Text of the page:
Re: verbs: nullify, revoke, rescind, annul

    This is a very good question and one very difficult to answer. I’ve worked as a legal proofreader for many years, and whilst (I think ) I know when to use one and not another, I have never considered what the exact differences in meaning are. Also, be aware that even lawyers are not always clear as to their exact legal meanings outside the lawyers' areas of expertise or jurisdiction. Anyway, with that qualification, I will do my best to explain what I think the differences and similarities are in meaning. (If anybody wants to add, clarify or challenge anything I’d be more than happy because I’d like to finally nail these definitions for my own benefit!)

    (The definitions below and certain quotes are taken from the Oxford English Dictionary (OED) and the Modern Guide to Synonyms and Related Words by S.I. Hayakawa (HAY).)

    Annul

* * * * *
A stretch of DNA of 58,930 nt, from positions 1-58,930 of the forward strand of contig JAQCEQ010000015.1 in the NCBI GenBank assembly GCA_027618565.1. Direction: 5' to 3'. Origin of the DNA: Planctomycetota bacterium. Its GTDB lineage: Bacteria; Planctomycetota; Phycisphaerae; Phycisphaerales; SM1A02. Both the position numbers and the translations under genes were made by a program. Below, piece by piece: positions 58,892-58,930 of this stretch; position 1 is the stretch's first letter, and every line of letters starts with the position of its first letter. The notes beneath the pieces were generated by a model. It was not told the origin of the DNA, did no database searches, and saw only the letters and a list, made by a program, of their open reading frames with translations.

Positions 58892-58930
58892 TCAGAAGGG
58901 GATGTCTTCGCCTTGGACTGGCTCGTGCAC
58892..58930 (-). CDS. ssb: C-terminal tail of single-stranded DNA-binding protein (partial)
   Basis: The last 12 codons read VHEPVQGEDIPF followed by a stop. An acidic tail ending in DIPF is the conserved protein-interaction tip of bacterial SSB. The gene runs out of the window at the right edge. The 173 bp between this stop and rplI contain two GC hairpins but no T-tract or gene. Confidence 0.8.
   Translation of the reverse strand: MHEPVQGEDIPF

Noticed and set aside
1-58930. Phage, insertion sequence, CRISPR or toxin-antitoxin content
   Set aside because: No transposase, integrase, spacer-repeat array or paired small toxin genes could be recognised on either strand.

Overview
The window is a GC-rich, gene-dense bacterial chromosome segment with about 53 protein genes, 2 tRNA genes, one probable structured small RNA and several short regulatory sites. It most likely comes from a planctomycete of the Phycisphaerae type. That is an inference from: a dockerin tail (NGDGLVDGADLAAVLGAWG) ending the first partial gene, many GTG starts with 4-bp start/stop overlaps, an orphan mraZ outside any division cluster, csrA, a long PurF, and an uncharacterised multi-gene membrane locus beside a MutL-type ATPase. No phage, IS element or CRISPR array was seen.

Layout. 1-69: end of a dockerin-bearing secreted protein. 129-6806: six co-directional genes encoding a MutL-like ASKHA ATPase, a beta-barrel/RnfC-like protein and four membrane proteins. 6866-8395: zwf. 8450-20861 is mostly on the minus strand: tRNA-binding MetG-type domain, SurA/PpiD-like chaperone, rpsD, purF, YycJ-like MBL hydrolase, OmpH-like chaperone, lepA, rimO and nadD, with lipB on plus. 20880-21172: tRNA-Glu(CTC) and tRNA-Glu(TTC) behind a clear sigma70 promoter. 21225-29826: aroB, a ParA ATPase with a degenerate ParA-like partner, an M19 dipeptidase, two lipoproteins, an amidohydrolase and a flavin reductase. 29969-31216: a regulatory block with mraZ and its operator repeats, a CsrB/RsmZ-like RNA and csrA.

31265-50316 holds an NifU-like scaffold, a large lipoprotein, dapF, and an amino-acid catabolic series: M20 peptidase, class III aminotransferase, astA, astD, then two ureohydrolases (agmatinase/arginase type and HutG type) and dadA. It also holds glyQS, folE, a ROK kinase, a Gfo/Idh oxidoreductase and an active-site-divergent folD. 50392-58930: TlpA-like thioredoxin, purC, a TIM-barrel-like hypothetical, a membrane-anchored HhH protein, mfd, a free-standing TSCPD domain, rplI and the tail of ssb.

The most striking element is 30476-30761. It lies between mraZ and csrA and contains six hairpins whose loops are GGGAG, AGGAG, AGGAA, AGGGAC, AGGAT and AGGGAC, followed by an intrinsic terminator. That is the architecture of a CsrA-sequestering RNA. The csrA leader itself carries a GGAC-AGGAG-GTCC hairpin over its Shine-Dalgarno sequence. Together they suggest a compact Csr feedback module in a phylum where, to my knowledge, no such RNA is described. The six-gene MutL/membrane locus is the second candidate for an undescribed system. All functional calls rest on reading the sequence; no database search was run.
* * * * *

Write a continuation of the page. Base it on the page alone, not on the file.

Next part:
declare invalid (an official agreement, decision or result) (OED)
    the elections were annulled by the general amid renewed protests

    declare (a marriage) to have had no legal existence (OED)
    her first marriage was finally annulled by His Holiness

    end something existing or declare that it never really existed (HAY)

    (a) If a contract (eg a business agreement or marriage contract) is annulled it is considered to have never existed so the parties are returned to the position they were in before they entered into the contract. Contrast with ‘terminate/cancel an agreement’ where the agreement has no retroactive effect – its effect ends only upon the date of termination/cancellation